Periodontal Disease and Kissing


Periodontal disease is an oral condition which involves the breakdown of the structures which support the teeth such as the bone surrounding each tooth and the fibers which anchor the teeth to the gums. Currently, it is felt that the start and progression of periodontal disease (also known as periodontitis) is determined by the bodyís response to infection caused by bacteria in plaque.

Although there are many bacteria which are commonly found in a personís mouth, there are some bacteria linked to periodontal disease which are particularly destructive:

  • Actinobacillus Actinomycetemcomitams
  • Porphyromonas Gingivalis

Research has been done investigating whether or not the bacteria which cause periodontal disease can be passed between people who are married through kissing, or among family members, much like the way the flu or a cold can be spread from individual to individual.

Adults with periodontal disease may indeed be a source of infection of these specific bacteria to their partners or family members. However, it is important to recognize that a person may have these bacteria in his/her mouth, but not develop periodontal disease.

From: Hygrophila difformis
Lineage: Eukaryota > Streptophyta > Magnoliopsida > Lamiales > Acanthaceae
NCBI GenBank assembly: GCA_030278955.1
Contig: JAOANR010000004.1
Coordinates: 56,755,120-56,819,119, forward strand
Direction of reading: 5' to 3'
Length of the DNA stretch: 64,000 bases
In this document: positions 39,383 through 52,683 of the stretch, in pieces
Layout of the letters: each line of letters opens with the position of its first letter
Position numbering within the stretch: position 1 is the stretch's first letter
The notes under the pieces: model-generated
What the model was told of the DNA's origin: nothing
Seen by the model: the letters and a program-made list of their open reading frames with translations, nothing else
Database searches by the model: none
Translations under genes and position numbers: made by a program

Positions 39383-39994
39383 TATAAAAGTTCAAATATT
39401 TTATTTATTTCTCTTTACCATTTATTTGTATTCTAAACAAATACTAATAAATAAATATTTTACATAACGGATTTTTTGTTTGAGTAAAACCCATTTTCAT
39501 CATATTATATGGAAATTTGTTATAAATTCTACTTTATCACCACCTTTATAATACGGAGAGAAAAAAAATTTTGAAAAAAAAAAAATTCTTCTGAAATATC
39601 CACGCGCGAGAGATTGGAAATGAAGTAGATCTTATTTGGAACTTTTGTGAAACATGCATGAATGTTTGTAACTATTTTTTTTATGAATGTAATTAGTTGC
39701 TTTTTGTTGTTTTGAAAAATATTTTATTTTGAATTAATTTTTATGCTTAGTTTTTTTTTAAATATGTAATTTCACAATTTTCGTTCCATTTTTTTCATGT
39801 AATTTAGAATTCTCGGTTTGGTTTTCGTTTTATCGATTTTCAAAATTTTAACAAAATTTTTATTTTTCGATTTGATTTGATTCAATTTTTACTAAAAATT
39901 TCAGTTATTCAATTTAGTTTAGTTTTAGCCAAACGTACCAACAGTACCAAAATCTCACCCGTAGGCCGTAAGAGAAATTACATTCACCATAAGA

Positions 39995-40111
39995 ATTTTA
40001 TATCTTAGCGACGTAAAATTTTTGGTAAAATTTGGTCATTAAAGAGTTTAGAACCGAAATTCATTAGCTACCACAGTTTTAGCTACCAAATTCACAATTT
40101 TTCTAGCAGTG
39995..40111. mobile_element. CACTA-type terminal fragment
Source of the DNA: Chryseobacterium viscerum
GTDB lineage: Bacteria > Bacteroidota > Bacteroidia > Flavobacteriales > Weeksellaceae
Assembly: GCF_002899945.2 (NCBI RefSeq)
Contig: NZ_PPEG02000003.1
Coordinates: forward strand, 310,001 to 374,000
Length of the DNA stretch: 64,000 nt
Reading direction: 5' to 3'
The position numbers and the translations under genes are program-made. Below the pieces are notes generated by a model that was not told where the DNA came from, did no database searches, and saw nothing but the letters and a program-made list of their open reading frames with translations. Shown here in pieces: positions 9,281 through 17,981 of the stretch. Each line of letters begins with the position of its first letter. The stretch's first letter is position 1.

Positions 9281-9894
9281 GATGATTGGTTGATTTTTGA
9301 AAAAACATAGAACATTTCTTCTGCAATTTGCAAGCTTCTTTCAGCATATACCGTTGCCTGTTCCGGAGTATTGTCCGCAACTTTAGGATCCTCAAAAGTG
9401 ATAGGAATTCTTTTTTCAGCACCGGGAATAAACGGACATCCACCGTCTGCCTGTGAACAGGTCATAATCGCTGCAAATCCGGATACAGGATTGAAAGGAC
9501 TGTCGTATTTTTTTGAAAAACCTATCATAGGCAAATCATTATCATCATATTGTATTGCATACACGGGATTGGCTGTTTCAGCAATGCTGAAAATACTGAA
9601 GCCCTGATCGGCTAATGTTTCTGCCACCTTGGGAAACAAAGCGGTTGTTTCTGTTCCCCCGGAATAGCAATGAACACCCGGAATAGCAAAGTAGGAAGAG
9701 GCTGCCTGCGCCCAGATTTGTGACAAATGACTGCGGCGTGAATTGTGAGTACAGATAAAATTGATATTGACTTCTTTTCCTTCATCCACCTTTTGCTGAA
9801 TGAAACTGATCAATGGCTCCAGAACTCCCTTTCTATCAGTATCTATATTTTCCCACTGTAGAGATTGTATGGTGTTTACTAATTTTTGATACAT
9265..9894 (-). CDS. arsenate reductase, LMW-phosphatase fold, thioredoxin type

How can you prevent developing periodontal disease if your partner has it? You, your partner and family members can:

  • Practice better oral hygiene by brushing and flossing regularly after meals and before bed. By reducing the amount of plaque you leave on your teeth and gums, you also reduce the amount of bacteria in your mouth.
  • Seeing your dental hygienist can alert you to potential problems sooner rather than later. He or she can also offer professional services that promote a healthy oral condition.

See your dental hygienist if you notice any of these symptoms of periodontal disease:

  • Bad taste in your mouth
  • Bad breath that does not go away
  • Itchy gums
  • Bleeding gums when brushing
  • Loose teeth
  • Pus coming out of your gums
  • A change in the fit of your partial denture

For more information, please read the Stages of Gingivitis and Periodontitis.


This site is intended as general information only and should not
replace regular consultation with Dr.Talcott or the
Dental Hygienist. Copyright © 2003 Dr Bob Talcott, DDS

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